About this Research Topic
However, recent studies show that there is also a window of opportunity during the development of the organism where the phenotype might be mostly plastic, and the beneficial effects of phenotypic plasticity might be more long-lasting. However, some recent evidence suggests that if the animals are exposed to adverse environmental effects, like heat waves, their fitness might be reduced permanently. Moreover, the question of whether or not the new traits are heritable becomes ever more prominent. The pace of the adaptation across generations might affect whether the species slowly diminish, barely survive or thrive. Before the changes in genotypes, the phenotype might change via transgenerational effects, the parental exposure to high thermal events leading to anticipated responses of the offspring when these events reoccur. In this research topic, we welcome researchers to explore what kind of phenotypic changes are long-lasting, what are the molecular or genetic bases of the long-lasting traits and how can scientific discoveries inform conservation decisions in response to the changing climate.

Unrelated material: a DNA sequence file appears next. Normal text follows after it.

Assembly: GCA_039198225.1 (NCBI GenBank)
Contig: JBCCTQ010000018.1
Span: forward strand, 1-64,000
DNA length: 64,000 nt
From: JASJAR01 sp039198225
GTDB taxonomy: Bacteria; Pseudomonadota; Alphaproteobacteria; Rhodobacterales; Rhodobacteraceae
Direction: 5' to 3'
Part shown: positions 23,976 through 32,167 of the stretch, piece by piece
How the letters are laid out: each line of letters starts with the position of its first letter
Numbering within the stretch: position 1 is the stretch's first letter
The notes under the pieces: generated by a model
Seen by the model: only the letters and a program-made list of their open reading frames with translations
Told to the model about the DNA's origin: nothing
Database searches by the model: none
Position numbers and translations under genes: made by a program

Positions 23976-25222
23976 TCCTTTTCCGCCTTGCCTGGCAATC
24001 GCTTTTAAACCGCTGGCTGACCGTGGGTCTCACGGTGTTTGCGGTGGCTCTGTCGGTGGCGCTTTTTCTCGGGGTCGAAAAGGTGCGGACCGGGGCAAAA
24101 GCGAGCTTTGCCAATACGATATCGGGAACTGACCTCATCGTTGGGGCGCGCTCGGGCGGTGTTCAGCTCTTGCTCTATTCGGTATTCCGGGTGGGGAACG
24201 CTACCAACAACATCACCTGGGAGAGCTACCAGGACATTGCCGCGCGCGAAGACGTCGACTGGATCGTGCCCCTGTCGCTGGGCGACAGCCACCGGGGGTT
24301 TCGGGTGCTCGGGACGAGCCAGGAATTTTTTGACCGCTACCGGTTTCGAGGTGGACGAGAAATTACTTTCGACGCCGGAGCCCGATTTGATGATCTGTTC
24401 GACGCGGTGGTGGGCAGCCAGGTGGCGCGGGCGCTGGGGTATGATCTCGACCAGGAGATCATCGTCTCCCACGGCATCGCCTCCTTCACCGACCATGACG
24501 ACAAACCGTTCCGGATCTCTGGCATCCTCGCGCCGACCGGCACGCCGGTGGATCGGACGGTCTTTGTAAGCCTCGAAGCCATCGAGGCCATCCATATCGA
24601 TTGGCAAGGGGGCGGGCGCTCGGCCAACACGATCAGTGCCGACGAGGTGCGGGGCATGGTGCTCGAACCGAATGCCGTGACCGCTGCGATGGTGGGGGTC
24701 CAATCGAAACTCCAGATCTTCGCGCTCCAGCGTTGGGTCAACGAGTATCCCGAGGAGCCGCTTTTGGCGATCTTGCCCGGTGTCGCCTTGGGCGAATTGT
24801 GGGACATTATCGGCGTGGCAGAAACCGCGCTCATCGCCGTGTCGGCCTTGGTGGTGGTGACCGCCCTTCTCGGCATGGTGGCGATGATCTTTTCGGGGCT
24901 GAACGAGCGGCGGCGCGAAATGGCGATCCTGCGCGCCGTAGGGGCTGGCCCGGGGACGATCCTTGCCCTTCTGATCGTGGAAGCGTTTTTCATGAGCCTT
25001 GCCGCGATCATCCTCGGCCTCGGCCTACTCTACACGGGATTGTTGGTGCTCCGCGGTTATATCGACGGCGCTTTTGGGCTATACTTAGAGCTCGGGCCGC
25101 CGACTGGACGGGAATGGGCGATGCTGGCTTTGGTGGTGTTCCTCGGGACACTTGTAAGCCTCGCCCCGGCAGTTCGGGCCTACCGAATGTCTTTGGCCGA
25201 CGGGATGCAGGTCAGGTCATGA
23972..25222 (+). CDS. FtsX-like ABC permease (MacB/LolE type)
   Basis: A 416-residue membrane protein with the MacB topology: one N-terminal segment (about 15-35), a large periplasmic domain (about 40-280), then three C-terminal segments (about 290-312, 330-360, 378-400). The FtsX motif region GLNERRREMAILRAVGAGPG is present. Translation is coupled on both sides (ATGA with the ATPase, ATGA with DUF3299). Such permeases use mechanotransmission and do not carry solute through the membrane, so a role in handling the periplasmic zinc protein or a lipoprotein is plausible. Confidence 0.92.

Potential areas of interest may include, but are not limited to:
• Explore the development window where the transgenerational effects are better manifested
• Explore the mitochondrial, molecular and genetic mechanisms for transgenerational effects
• Transgenerational effects of thermal tolerance and performance at all biological levels of the animals
• Functional and fitness impacts of the transgenerational effects on thermal tolerance and performance
• Understanding the phenotypic plasticity in the transgenerational context
• Application in conservation: whether or not the transgenerational changes can match the pace of climate change in a study system
Authors are welcome to submit original research papers, reviews, and short communications.
Keywords: thermal biology, aquatic animals
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